Something’s Missing: A children’s book about a family welcoming a new baby that I wrote as a baby shower gift to my brother and sister-in-law when they welcomed my niece into this world last fall.
Help Me! I’m Fat!: It is both poking fun at the prevalence of Christianity in the fitness community while promoting body positivity in the same way you’d expect to be encouraged by a very emotionally distant relative. It also just so happens to be an interactive, handy-dandy weight loss journal!
Prone to Pronoia: A collection of comedic essays, to be published later this year (2018) or maybe early next year (2019).
Last weekend I gave a presentation on branding at the Davenport (Iowa) Public Library’s first Indie Author Day. As is smart to do with any content, I thought I’d repurpose a bit of it into a blog post.
When working with branding for book marketing, there are essentially three steps to follow.
- Define Your Brand
Whether you like it or not, people are going to form opinions about you and your writing, thereby defining your brand. So why not do your best to steer those opinions? In addition to considering your genre, writing style, voice, etc. in defining your brand, think also about other aspects of your personality, outside interests, and goals. Incorporate your reader as well, deciding what benefit you’d like him or her to get from your books. If you’re a genre hopper, think about focusing more on the “author” part of the author brand or incorporating a common theme or element throughout your books, such as a hobby, emotion, or setting.
- Build Brand Awareness
Steps two and three are very similar, but I think of building brand awareness more as being your brand. Behave and make choices about how you conduct your business, marketing, and life in accordance with your brand. As an indie author, readers will often encounter you before your books, so make sure they know what to expect. The last thing you want is for them to expect one thing from interacting with you at an event, buy your book, be disappointed, and leave a negative review.
Part of this step is also choosing those style elements that symbolize your brand: colors, logo, font, graphics, etc. that you use on everything that represents you and your brand.
- Promote Your Brand
You also build brand awareness through step number three, promoting your brand. When you are promoting your book, you are also promoting your brand. You can promote your brand through content marketing with the book itself (cover, typeset, etc.), website, social media, blogging, business cards, bookmarks, etc. You can promote your brand more personally with appearances, book signings, readings, and author fairs.
Whatever you do with your author brand, make sure that you are doing your best to drive it where you want it to go instead of leaving it up to chance. Little by little, you will create the brand you desire.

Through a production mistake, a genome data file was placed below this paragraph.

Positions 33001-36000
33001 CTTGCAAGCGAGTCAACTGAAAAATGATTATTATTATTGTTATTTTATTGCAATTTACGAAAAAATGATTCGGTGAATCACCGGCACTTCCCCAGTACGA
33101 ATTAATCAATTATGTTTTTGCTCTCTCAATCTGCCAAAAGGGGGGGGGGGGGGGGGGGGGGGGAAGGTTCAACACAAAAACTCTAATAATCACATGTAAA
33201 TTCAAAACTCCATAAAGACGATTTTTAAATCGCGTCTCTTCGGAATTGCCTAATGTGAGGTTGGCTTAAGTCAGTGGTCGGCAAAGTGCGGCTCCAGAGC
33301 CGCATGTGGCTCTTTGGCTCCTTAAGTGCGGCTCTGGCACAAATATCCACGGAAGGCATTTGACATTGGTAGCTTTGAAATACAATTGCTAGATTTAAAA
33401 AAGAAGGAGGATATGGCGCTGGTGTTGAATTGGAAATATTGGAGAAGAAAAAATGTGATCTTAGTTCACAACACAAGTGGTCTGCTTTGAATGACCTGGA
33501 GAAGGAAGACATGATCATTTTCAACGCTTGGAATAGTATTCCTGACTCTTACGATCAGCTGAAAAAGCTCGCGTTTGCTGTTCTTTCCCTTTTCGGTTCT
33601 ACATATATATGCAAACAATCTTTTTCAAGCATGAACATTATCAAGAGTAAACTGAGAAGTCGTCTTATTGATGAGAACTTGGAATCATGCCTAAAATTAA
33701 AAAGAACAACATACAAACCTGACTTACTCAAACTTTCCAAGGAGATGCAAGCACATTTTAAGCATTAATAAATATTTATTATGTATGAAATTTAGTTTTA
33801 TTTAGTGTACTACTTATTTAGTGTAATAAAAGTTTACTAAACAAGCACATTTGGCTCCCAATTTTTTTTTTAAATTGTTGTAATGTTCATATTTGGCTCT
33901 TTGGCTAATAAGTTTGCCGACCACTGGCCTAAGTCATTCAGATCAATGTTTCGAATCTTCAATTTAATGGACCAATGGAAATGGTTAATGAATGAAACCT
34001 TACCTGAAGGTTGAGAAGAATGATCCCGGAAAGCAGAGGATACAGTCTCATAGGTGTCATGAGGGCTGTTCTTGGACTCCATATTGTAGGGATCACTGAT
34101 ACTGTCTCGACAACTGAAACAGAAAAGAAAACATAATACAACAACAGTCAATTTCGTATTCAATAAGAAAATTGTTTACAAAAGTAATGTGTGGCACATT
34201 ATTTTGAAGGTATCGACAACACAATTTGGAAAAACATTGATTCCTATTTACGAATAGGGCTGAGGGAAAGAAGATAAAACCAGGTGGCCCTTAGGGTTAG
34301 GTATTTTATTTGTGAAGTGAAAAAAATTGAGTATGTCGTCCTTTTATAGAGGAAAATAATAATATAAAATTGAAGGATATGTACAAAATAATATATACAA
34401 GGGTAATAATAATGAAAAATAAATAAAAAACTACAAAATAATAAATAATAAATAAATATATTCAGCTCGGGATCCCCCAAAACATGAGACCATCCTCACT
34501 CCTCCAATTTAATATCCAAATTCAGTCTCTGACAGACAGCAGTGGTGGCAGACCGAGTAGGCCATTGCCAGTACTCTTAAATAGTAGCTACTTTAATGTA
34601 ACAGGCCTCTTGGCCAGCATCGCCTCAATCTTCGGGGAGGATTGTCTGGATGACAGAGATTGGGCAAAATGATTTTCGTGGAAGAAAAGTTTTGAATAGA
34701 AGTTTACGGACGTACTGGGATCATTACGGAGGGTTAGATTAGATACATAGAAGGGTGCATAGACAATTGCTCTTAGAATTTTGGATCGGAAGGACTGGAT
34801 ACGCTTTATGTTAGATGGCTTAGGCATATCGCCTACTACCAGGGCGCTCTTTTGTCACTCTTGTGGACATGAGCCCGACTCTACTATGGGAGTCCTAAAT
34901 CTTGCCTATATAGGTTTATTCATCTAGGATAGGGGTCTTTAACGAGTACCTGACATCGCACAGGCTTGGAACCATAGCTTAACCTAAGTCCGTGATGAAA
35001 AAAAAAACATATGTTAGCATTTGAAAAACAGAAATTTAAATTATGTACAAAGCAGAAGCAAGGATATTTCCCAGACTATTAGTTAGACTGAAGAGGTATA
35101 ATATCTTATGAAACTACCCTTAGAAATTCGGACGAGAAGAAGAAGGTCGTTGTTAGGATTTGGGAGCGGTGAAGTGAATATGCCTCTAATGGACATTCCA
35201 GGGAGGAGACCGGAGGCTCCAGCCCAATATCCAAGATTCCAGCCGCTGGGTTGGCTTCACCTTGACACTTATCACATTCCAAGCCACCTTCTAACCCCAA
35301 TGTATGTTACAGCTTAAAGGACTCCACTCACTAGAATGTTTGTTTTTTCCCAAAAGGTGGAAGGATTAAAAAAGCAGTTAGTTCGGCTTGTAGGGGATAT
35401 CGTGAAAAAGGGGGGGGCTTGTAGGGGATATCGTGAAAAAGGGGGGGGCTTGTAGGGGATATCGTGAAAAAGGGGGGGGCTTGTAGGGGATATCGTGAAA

Do you have any questions or ideas on author branding? If so, please share in the comment section.
Have you heard that you should be giving something away for free so that readers will give you their email addresses, but you’re not sure what to give?
You don’t want to proverbially let them milk the cow for free without ever buying it.
Or maybe you only have one book so far or don’t have a series, so you can’t let the first edition go for free.
How do you decide what to give away to help ensure that the people who subscribe will be the ones most likely to buy your book?
If you had these thoughts or questions, you’re not alone. Here’s my take on the subject.
I look at reader magnet freebies like I do free samples at the grocery store. Let’s say there’s a new faux noodle out that claims it tastes just like real, white pasta with the same nutritional value as whole grain varieties, but contains a fraction of the calories. (If we’re going to dream, might as well dream big.) I’ve had the tofu noodles and used zucchini in my spiralizer. So I’m skeptical. Luckily, the grocery store is giving out free samples of the new miracle noodle today. I try it. Then, I either decide it’s just another trick and pass, or their claims are actually true, so I stock up.
Try to look at your writing the same way. A reader sees your book, and it looks promising, but they aren’t sure. They’ve never heard of you and they’ve fallen for this before. Offering them a free sample will help them decide if they want to buy or pass.
If you have just one book, I recommend giving away a short story you’ve written in the same genre or at least one as similar to your book as possible. If you’re not a short story writer, you can give away the first few chapters. However, make sure you’re clear that they are just the first chapters and not the entire book so you don’t anger them.
Once you have more than one book, seriously consider giving the first book away for free as your reader magnet, especially if it’s the first in a series or in the same genre. Even if it isn’t, it will still give the reader an idea of your writing style.
Above all, when deciding on the freebie to offer in book marketing, think “free sample.” What can you provide that will give a potential reader a good idea of your writing style, story telling ability, etc?
Especially if you’re in the early stages of your author career, think of the this as more of a long time process. If they get your freebie and like it, they are more likely to buy your next title(s) when you send them that email telling them it’s available.